While Bachelor In Paradise is basically just a show that people watch to be able to say, "Wow, I'm really glad I'm not those people," some sort of interesting, complicated, pseudo-adult relationship would be a great thing to add to the show. For the record, ABC, most of us are sick of waiting for Colton and Tia to get together, and we're really over Jordan shrieking like a madman because the girl he likes hurt his feefees. What about the grown ups? What about Jubilee and John? Jubilee and John broke up on Bachelor In Paradise, and these two got about 30 seconds of screen time. What's up with that?
Jubilee is an old-timer when it comes to The Bachelor — she got her start on Ben Higgins' season of the show — and John is fresh off of Becca's season of The Bachelorette. The two are both fairly quiet, level-headed people, which really doesn't make for a lot of drama. When you're an adult, you tend not to cry and throw stuffed puppies in the ocean when someone doesn't like you. You don't lie about kissing other women. You just... get on with it. You move up, or you move on. That's why Jubilee and John's Bachelor In Paradise split didn't get the screentime it deserved — the producers of the show are more likely to show an unhealthy, unhinged relationship on national television than they are one between two mature, grown people.
Venmo John, as his nickname states, helped build Venmo, a website everyone uses everywhere to pay their friends. He's smart enough to do that, which means he's probably too smart for this show. But he's also kind and listens to the women of Bachelor In Paradise while they speak. What a novel concept! Jubilee is an army veteran whose "closed-off nature" (which is rational and great if that's how she feels, by the way) sent her home on Ben's season. The only mention of Jubilee's departure was a voiceover by Chelsea telling the audience that John just wanted to be friends with Jubilee, and so she left, because she didn't have her heart set on any other guys.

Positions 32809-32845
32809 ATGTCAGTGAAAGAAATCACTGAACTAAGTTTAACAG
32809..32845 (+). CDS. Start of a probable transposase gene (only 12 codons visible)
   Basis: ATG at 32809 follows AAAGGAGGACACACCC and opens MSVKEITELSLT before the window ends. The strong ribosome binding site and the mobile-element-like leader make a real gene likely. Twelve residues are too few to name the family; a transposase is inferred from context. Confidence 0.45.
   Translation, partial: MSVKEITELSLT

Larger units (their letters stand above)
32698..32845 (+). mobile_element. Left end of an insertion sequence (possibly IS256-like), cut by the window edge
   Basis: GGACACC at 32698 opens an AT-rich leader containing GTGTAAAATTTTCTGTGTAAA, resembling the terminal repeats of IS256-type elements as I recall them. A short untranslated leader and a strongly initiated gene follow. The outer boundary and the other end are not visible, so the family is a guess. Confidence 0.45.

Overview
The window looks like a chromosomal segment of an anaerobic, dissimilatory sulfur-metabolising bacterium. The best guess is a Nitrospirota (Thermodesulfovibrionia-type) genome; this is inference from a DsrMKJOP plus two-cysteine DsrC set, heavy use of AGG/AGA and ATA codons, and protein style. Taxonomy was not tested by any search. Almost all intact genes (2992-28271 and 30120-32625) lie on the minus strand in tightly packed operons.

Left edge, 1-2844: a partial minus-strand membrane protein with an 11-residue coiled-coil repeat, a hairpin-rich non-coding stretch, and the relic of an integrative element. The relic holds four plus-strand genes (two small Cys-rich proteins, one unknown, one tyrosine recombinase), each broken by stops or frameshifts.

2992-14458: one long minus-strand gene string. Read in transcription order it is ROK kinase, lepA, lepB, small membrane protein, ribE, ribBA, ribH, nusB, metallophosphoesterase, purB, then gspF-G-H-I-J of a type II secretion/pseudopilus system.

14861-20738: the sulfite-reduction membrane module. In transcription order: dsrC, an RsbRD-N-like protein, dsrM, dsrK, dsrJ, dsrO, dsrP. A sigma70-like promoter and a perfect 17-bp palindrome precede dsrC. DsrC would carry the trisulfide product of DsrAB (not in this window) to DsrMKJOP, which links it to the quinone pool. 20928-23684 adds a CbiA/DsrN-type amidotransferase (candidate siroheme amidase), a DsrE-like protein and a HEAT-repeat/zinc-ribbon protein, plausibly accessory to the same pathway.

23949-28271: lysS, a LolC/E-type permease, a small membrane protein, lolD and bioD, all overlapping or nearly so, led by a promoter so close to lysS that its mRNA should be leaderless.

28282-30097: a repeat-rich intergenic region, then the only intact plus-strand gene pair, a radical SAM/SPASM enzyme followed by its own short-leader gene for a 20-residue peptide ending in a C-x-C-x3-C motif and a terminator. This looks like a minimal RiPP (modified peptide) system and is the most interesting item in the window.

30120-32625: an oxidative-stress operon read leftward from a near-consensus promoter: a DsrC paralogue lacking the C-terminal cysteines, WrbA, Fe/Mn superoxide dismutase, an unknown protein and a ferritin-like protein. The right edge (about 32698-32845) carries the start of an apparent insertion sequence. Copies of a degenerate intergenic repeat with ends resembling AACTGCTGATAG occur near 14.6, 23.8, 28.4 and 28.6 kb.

That's how a lot of relationships end — not with a bang, but with a whimper. Things happen and feelings change. It's not a big deal, in the grand scheme. The universe turns on. But on Bachelor In Paradise, showing something like John and Jubilee's entire final conversation would have been a big deal, because that's how adults speak to one another. Instead of trying to convince America that relationships are the perfect fantasy fairy tale come true, or they're nothing but fire and ice and passion, how about something in the middle? How about "we liked each other once, and this just fizzled out?" How about reality?
Jordan and Jenna and Benoit — that love triangle is not what a healthy relationship looks like. Colton and Tia — her begging him to be with her isn't great, either. Healthy comes when two people enter as partners, and, as hard as it can be, leave without throwing a temper tantrum. America and Bachelor Nation could have learned a lot from Jubilee and John, so it's too bad that the program neglected their breakup in favor of hijinks and its usual tomfoolery.